Long a fixture on North Bedford road, is now beginning its third year of trying to get from one side of the street to the other.
In a last week, the zoning board devoted two hours to Splash’s appeals for parking and fence variances at the former Carvel site as well as to hearing the determined pleas of nearby residents to see them denied.
After the arguments—most of them politely, if forcefully, presented and many of them familiar from previous meetings of not only the ZBA but —Chairman David Mencken scheduled written comments and asked both sides to return Sept. 5.
Charles V. Martabano, the Mount Kisco lawyer who represents Splash before both regulatory bodies, reminded everyone Wednesday that “this specific application has been under review by the planning board for last two years.” The planners, after scrutinizing such things as parking, traffic, lighting, landscaping and water consumption since July 2010, appear close to approving the car wash’s proposed site plan.
Splash had scrubbed autos for years on the west side of Route 117, at 527 North Bedford Road, when it lost its lease in 2010. Not ready to leave town, CEO Mark Curtis looked east, to the former Carvel site at 570 North Bedford, as home for a new Splash. It would offer lubrication and detailing services along with automated and hand washing lines for autos.
With curb cuts eliminated along busy Route 117, plans called for traffic to enter and leave the facility via Valerio Court, a quiet side street. Just beyond its intersection with Route 117, however, Valerio slopes abruptly upward to homes nestled on land subdivided some half century ago into four lots, three of them occupied. Residents there insist the proposed car wash would become a noxious presence, generating unwanted autos and noise and generally driving down the value of their property.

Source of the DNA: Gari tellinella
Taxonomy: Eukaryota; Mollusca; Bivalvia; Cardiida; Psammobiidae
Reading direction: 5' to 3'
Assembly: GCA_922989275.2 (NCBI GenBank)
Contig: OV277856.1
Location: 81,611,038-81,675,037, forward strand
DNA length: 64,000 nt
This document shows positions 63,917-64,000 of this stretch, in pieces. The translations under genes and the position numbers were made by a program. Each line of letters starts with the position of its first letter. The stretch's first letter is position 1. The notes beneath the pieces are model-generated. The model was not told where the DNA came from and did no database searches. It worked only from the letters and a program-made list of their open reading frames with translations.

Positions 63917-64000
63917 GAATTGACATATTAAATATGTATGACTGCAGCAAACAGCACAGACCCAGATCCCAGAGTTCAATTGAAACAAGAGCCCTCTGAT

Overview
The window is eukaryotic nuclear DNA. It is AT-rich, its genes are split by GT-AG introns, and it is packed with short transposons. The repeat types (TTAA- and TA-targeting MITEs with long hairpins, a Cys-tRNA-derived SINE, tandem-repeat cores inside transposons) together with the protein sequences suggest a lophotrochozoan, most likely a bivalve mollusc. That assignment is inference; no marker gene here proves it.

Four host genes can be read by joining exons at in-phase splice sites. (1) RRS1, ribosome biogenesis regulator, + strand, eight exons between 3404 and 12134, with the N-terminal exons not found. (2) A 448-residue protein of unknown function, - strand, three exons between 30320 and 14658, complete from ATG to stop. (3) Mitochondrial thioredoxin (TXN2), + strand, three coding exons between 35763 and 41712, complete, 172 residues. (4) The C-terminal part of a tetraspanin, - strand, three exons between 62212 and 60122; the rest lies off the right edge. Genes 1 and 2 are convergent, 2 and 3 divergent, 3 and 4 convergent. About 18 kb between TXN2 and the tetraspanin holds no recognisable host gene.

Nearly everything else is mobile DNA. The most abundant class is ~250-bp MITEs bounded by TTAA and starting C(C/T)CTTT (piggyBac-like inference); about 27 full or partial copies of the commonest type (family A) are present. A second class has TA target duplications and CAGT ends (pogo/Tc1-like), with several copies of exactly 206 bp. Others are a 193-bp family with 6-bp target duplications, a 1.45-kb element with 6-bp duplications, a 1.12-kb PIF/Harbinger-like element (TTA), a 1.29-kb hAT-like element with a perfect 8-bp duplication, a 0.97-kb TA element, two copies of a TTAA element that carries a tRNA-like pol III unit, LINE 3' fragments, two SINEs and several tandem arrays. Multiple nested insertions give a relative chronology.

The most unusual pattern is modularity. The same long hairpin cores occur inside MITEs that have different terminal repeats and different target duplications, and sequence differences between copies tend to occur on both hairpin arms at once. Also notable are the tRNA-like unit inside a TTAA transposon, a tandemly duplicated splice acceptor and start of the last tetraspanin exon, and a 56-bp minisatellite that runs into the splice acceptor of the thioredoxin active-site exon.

“They [the Splash developers] have chosen the most intensive use of this property,” said Mount Kisco lawyer David J. Squirrel, who represents two of the homeowners, Dino DeFeo and Gregory R. DiNapoli.
“The traffic will choke out the residents of Valerio Court,” Squirrel predicted. Calling the private road an “extremely unique street,” he asserted that the zoning board must view it as a “residential cul-de-sac.”
But under current—and likely any future—Splash plans, Valerio Court would instead be widened to accommodate the car wash’s anticipated traffic.
Lydia Donohue, a retired Bedford teacher, beseeched the board to retain Valerio Court’s cul-de-sac character. A 30-year resident of the neighborhood, Donohue said she had been told an unnamed Bedford town employee, using leftover town macadam, long ago paved a dirt road that is now Valerio Court. Her home—built by the same town employee—officially faces South Beechwood Road. But Donohue said access to Valerio had been one of the demands when she and her husband bought the house in 1982.
The car wash proposal is “obviously affecting the value of my property,” Donohue said. “It’s making the value of all the houses up here go down.”
Pointing to the applicant’s color-coded map displays, she advised board members, “If this goes through, if you give a variance for this yellow part here, and you put an eight-foot wall up on top of where you blasted off that big, big sheer rock thing, you are going to affect my water, you’re going to affect my basement, you’re going to affect the value of my home. So, I don’t want you to do it.”
What do you think about the proposed car wash site? Is there a market for two car washes in the same area? Let us know in the comments.